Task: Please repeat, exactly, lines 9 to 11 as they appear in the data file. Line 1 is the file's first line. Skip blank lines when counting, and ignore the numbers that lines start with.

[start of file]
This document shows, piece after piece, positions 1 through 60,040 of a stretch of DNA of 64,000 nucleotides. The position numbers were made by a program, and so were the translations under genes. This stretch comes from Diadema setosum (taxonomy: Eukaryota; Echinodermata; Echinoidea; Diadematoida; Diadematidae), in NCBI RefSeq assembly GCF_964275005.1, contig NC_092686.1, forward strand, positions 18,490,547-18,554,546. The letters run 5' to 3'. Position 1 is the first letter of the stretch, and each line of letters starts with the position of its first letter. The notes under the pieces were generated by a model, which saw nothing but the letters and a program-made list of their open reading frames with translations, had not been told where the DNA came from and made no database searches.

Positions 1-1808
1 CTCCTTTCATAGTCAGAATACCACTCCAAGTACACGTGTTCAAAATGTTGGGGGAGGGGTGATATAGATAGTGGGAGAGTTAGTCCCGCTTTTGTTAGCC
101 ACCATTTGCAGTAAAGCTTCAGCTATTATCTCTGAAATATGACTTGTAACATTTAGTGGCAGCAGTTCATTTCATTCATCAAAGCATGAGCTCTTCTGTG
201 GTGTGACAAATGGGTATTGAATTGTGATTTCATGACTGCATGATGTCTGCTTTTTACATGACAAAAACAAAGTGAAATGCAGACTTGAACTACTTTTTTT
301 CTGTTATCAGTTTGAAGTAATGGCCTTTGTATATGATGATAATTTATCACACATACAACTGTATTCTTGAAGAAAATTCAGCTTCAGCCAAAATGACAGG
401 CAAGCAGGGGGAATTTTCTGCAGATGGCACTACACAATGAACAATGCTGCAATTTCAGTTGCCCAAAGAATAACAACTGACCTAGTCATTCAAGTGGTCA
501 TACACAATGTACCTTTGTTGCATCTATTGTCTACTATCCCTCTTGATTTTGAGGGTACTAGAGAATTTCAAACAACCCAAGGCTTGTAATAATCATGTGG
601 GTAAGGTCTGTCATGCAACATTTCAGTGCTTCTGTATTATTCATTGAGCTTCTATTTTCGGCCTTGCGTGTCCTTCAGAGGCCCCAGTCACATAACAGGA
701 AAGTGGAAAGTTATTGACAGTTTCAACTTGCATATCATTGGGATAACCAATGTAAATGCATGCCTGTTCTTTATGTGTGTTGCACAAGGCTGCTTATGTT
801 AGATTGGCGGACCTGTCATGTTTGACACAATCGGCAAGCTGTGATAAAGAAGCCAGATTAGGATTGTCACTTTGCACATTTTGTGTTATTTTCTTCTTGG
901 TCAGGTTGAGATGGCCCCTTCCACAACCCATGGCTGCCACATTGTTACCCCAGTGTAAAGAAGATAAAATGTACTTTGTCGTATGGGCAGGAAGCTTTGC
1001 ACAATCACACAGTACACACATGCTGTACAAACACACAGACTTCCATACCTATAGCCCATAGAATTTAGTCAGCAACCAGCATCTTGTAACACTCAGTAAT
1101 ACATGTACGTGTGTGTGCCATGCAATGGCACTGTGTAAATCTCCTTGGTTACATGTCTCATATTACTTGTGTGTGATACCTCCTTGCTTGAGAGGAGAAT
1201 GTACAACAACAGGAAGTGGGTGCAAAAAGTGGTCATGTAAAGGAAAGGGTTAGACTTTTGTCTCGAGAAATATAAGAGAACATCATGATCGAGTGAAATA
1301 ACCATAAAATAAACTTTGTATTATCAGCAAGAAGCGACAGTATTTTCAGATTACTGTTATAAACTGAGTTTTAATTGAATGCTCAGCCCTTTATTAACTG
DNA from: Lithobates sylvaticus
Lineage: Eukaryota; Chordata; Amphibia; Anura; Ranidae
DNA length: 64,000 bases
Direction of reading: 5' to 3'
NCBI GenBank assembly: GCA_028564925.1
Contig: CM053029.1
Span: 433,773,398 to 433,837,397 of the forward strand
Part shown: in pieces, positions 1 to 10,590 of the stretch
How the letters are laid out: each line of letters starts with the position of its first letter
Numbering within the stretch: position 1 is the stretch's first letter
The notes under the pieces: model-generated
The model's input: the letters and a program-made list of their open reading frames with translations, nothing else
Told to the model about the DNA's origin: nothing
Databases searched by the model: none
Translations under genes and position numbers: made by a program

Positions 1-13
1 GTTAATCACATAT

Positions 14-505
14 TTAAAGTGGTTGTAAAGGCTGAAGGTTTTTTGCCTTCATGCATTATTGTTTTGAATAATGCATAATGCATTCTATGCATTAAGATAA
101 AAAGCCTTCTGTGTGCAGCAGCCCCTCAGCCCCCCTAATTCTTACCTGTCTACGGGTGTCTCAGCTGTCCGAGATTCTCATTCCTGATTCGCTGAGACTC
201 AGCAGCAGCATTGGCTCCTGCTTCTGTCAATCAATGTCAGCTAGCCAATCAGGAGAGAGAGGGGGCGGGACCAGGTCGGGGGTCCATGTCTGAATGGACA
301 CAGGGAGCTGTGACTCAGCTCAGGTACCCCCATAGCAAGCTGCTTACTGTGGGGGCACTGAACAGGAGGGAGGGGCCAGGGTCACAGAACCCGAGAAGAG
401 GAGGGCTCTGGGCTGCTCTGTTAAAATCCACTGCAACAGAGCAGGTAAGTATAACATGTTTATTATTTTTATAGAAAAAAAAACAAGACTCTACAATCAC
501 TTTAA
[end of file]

601 GTAAGGTCTGTCATGCAACATTTCAGTGCTTCTGTATTATTCATTGAGCTTCTATTTTCGGCCTTGCGTGTCCTTCAGAGGCCCCAGTCACATAACAGGA
701 AAGTGGAAAGTTATTGACAGTTTCAACTTGCATATCATTGGGATAACCAATGTAAATGCATGCCTGTTCTTTATGTGTGTTGCACAAGGCTGCTTATGTT
801 AGATTGGCGGACCTGTCATGTTTGACACAATCGGCAAGCTGTGATAAAGAAGCCAGATTAGGATTGTCACTTTGCACATTTTGTGTTATTTTCTTCTTGG